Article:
West Virginia Coal Association and Friends of Coal Join Legislature to Support Capito Bill

7804289_GCHARLESTON — West Virginia’s legislative leadership and the coal industry are urging Congress to pass new legislation that could slow down the Obama Administration’s war on Appalachian coal.

Senate President Bill Cole, House Speaker Tim Armstead and Chris Hamilton, senior vice president of the West Virginia Coal Association and co-chairman of the Coal Forum, met with several members of the Legislature and the media at the State Capitol May 18 to present a unified message to members of Congress: Pass the ARENA Act now.
The ARENA Act – the “Affordable, Reliable Energy Now” Act – is a new bill offered by Sen. Shelley Moore Capito, R-W.Va. Capito announced the legislation on May 13, calling it the principal legislative vehicle in the Senate to roll back President Obama’s “Clean Power Plan.”
The U.S. Environmental Protection Agency is pursuing changes to the Clean Air Act that would require electric power utilities to scale back coal-fired power to comply with new air emissions standards. EPA’s “Clean Power Plan” will have a particularly negative impact on Appalachian coal states, many of which have sued the agency in federal courts under a lawsuit led by the West Virginia Attorney General’s Office. .
Capito’s bill would prevent EPA from setting technology-based standards for power plants unless that technology has been proven to work at several locations and is commercially viable. ARENA also would extend EPA’s rule-compliance dates pending final judicial review and require the agency to issue state-specific plans for how states could meet the proposed air emissions reductions.
The ARENA Act also seeks to protect consumers from skyrocketing electric power rates because it would allow any governor to refuse to comply with a new air emissions regulatory program if it would have a negative impact on economic growth and ratepayers and threaten reliability of the electricity grid. The bill also will prevent EPA from withholding federal highway funds from any states for noncompliance with the Clean Power Plan.
“Last week, Sen. Shelley Moore Capito introduced this bill to be a powerful legislative weapon in the fight against President Obama’s War on Coal,” President Cole said. “Nobody is against clean air, but the extent that President Obama and his EPA want to go will cause devastating harm to our coal industry and thousands of West Virginia families. The proposed emission reduction standards for power plants are unprecedented, complicated, and expensive. I speak for my fellow legislators today in thanking Senator Capito for introducing the bill and also Senator (Joe) Manchin for co-sponsoring it. We stand ready to assist you both at the state level.”
Speaker Armstead echoed Cole’s support and said the Obama Administration’s disdain for coal-fired electricity has pummeled Appalachian economies.
“The Obama Administration is … imposing unreasonable and oppressive regulations that say to our hardworking West Virginians that the White House doesn’t care if it puts our West Virginians out of work, it doesn’t care if we become more reliant on foreign energy,” Armstead said. “In fact, this White House has said once again, loudly and clearly, that it doesn’t care about West Virginia.”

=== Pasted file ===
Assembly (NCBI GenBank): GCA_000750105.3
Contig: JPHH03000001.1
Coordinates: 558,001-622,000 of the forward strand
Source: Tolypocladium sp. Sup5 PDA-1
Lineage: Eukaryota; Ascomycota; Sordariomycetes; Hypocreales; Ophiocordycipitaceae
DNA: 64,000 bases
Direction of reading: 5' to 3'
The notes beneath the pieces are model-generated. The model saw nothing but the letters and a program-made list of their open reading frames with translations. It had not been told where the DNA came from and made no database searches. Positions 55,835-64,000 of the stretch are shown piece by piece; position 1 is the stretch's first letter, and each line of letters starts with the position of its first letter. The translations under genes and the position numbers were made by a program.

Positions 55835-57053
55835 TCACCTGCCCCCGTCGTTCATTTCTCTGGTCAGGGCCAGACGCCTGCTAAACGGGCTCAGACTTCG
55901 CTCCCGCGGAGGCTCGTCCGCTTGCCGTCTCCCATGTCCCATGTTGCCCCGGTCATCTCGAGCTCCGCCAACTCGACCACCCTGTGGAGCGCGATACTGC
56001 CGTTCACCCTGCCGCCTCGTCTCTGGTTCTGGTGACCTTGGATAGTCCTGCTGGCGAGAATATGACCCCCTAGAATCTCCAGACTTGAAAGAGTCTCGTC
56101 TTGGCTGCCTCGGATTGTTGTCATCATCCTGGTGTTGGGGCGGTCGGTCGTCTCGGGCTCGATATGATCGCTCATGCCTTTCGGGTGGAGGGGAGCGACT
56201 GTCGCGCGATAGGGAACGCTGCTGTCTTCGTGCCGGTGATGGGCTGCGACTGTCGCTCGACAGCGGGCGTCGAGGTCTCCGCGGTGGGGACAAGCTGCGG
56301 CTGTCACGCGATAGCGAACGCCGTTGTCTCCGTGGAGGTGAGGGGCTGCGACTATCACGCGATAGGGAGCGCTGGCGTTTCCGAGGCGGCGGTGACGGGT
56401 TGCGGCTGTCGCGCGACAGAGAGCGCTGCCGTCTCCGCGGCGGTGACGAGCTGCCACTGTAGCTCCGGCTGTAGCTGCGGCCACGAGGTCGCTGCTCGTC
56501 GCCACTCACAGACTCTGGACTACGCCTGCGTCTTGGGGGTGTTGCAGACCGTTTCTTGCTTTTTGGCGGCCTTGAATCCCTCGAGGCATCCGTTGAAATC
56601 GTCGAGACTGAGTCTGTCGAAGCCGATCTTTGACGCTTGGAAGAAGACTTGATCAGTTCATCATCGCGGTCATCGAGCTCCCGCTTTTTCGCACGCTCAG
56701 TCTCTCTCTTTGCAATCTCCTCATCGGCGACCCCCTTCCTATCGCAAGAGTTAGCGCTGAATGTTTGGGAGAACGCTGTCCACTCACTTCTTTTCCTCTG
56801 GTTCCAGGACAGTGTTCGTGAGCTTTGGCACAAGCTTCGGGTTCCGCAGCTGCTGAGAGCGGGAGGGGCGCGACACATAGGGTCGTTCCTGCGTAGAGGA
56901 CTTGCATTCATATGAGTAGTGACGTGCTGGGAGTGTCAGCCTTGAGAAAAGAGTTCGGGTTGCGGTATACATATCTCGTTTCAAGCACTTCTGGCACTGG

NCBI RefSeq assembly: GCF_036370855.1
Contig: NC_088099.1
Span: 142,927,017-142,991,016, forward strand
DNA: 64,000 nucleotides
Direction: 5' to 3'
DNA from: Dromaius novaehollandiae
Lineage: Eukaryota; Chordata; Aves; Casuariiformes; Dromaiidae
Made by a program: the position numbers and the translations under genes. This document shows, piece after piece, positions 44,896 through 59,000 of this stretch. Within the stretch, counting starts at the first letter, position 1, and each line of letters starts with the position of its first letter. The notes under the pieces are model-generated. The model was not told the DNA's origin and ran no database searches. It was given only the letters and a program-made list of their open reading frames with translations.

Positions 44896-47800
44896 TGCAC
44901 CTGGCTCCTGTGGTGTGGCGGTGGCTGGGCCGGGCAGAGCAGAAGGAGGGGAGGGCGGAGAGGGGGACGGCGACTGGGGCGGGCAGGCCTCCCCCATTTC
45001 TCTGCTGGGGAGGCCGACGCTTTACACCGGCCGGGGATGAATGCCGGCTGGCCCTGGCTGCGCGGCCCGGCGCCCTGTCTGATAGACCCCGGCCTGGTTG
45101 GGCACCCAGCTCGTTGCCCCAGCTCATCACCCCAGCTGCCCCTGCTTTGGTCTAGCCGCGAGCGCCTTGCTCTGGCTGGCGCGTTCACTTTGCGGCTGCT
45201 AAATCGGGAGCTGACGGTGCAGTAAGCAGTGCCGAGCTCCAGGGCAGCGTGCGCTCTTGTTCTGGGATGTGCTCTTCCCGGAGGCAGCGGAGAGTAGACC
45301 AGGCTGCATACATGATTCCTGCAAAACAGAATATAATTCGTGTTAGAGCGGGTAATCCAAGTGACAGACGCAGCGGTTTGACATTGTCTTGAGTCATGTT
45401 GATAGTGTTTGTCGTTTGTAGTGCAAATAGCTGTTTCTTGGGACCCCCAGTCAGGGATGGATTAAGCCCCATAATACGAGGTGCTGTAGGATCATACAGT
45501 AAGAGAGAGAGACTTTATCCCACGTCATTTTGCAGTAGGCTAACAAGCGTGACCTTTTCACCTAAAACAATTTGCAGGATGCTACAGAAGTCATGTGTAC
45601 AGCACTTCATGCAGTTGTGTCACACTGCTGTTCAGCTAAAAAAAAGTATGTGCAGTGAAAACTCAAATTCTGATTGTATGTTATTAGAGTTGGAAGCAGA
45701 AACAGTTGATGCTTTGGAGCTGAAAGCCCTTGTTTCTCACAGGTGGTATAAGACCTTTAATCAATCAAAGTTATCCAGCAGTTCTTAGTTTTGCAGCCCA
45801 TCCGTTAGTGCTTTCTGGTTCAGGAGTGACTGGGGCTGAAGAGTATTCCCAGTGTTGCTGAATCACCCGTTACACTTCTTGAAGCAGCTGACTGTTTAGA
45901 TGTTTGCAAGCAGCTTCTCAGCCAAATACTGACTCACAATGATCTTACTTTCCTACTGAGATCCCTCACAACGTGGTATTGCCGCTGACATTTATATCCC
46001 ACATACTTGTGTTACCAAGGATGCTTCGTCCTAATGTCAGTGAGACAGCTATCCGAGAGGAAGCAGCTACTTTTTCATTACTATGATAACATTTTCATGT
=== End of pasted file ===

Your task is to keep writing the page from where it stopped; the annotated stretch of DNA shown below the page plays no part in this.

Under the Obama Administration, Hamilton said, West Virginia coal production has dropped 31 percent and the industry has lost a fifth of its jobs. Coal-fired power plant closures and projected power rate increases caused by the Clean Power Plan only exacerbate the impact on West Virginia’s jobs and economy.
“Amidst all this pain and suffering for our state and for all West Virginians, an important question is being ignored: Will the President’s and EPA’s plan have a significant impact on global climate emissions and therefore climate change? The short answer is no,” Hamilton said. “Proving that only requires a little bit of math. The President’s plan purports to reduce global emissions by less than 1 percent as global use of coal and coal-fired electricity grow around the world.”
Hamilton thanked Cole and Armstead for providing such strong legislative leadership and offering their public support of the coal industry.
“Since they have taken office this year, they have moved forward decisively and responsibly to do everything they can on the state level to support our industry,” Hamilton said.

Cole closed the press conference by reminding West Virginians that their leaders respect the role coal has played in history and the role it has in the state’s future.
“There is absolutely no doubt that our state has been built on coal. There also is no doubt that West Virginia’s coal built America,” Cole said. “Our coal miners are proud of their jobs, proud of their heritages, and proud of their communities. We must help them find a brighter future. We have such a vibrant, strong history in our coal mining industry, and I for one, do not believe that story is over. West Virginia’s history and West Virginia’s fate should not and cannot be decided by an executive order or by a group of non-elected bureaucrats in Washington, D.C. Coal is simply the first fossil fuel in the gun sights of our president and his EPA. Natural gas will be next. We need to draw a line in the sand right here and right now.”

Photo courtesy of The State Journal


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